Hávamál & Aborting the Disabled

I am disturbed and angered by an article today in the National Review Online by Kathryn Lopez entitled Defining Life Down . The article discusses improvements in the ability to detect Down Syndrome in unborn babies during the first trimester of pregnancy and how parents are increasingly using that information to justify killing their unborn children with Down Syndrome.

As a child I was a stubborn learner and spent my second grade year of elementary school in a resource reading group. There were only three of us in the class. One was a sweet, innocent girl with Down Syndrome. I appreciate having been able to interact with this wonderful person as a peer.

I also had a cousin who, though she did not have Down Syndrome, was born with severe mental disabilities. Her problems were, in many ways, more severe than Down Syndrome. Some of my fondest Christmas-time memories are of arriving at my uncle’s home to visit with my cousins, uncles, aunts and grandparents. This special cousin was always seated in her favorite rocking chair in the front room, holding her Barbie doll, rocking back and forth, often singing and laughing, and greeting visitors. She passed away some years later, but she left an important mark and a treasured memory.

To think that people are destroying special people like my classmate and my cousin is sickening!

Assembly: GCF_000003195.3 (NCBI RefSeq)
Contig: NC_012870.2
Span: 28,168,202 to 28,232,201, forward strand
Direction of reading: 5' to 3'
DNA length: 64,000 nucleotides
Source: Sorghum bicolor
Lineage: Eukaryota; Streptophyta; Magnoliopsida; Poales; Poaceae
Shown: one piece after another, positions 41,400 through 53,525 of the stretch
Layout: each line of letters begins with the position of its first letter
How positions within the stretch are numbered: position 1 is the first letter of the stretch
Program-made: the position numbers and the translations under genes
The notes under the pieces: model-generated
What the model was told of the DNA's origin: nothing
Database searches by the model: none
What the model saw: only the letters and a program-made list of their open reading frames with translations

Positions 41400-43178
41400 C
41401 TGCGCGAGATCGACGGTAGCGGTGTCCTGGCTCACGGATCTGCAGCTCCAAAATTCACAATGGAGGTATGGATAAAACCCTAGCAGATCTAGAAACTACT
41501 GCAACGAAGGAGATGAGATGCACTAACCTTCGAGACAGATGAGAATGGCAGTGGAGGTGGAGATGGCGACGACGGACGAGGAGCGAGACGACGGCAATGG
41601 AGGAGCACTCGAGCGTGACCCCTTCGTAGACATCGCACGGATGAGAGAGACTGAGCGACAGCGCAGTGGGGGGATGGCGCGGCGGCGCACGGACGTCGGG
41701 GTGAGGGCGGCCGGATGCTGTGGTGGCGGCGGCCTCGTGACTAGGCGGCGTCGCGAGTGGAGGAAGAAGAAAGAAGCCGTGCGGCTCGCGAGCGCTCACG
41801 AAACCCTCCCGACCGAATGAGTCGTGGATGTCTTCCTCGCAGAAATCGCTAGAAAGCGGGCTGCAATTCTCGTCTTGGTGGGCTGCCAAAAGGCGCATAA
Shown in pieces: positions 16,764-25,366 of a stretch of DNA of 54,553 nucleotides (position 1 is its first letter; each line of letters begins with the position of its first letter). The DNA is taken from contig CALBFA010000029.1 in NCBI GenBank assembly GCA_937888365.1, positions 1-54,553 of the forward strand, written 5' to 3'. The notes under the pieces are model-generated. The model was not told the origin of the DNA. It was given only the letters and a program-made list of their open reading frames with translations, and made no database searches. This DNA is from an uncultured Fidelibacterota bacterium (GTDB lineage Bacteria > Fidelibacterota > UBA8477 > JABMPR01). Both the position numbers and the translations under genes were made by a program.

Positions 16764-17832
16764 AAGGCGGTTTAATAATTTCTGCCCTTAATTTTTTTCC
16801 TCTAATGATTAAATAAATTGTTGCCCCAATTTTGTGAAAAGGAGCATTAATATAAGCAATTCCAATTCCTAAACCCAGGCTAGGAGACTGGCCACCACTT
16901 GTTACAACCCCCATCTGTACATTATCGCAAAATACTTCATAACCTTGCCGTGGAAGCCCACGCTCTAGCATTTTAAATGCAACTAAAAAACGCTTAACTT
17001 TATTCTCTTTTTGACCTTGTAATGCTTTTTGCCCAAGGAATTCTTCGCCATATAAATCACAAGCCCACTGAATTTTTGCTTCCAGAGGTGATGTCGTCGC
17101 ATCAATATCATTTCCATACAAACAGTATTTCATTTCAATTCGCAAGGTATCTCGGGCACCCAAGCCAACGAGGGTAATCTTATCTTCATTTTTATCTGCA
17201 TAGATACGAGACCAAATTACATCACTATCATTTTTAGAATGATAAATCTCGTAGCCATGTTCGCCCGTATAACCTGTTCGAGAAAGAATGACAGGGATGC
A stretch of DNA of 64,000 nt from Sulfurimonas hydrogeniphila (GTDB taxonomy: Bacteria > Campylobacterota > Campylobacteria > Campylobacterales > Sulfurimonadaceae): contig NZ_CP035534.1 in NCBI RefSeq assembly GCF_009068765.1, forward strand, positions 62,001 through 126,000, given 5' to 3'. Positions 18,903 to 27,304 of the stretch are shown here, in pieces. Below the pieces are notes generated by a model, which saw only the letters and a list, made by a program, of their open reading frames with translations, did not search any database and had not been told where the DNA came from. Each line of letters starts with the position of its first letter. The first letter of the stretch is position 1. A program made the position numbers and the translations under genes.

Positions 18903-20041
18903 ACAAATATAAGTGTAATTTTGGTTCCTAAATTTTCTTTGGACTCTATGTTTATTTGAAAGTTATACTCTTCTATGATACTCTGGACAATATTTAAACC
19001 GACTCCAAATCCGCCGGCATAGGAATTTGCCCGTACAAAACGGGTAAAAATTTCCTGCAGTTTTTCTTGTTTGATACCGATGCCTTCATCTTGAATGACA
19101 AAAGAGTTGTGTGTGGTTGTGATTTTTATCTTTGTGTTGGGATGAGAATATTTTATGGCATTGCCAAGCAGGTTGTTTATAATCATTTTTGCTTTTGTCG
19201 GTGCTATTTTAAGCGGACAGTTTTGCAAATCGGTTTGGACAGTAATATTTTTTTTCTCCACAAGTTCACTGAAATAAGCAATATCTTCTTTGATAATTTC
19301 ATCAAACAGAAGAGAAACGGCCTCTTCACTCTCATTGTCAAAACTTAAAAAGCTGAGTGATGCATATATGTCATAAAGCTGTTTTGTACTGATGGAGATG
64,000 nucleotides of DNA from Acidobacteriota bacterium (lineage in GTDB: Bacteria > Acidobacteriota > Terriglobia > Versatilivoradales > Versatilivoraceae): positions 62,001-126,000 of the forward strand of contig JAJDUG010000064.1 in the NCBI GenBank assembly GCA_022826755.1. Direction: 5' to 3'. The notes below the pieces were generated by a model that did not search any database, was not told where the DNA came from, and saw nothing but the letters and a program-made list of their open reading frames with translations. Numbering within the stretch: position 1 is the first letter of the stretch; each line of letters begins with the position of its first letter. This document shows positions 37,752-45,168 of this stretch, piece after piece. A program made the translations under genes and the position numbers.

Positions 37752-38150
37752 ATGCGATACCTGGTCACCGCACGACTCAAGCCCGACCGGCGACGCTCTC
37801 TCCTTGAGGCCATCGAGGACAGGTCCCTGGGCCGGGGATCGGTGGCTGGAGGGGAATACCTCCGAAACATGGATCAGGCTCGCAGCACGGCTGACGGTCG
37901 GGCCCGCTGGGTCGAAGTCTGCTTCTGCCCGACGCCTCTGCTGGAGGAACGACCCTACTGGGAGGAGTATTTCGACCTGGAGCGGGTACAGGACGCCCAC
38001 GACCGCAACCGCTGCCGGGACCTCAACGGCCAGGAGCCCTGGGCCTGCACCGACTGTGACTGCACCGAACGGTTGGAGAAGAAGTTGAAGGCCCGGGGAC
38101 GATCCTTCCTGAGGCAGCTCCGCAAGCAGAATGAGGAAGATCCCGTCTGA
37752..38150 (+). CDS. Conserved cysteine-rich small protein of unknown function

In the Poetic Edda1 there is a section entitled Hávamál2 (Sayings of the High One). Hávamál is a collection of guidelines for wise living attributed to the Norse God Odin. I am reminded of the following verses:

Betra er lifðum
og sællifðum.
Ey getur kvikur kú.
Eld sá eg upp brenna
auðgum manni fyrir,
en úti var dauður fyr durum.

Haltur ríður hrossi,
hjörð rekur handarvanur,
daufur vegur og dugir.
Blindur er betri
en brenndur sé:
Nýtur manngi nás.

It is better to live,
even to live miserably;
a living man
can always get a cow.
I saw fire consume
the rich man’s property,
and death stood without his door.

The halt can ride on horseback,
the one-handed drive cattle;
the deaf fight and be useful:
to be blind is better
than to be burnt:
no ones gets good from a corpse.

I know that I am an insufferable lover of the archaic and ancient, but I can’t help but feel that their understanding about life was superior to our own muddled, post-modern mess. I pray that we will repent as a society.

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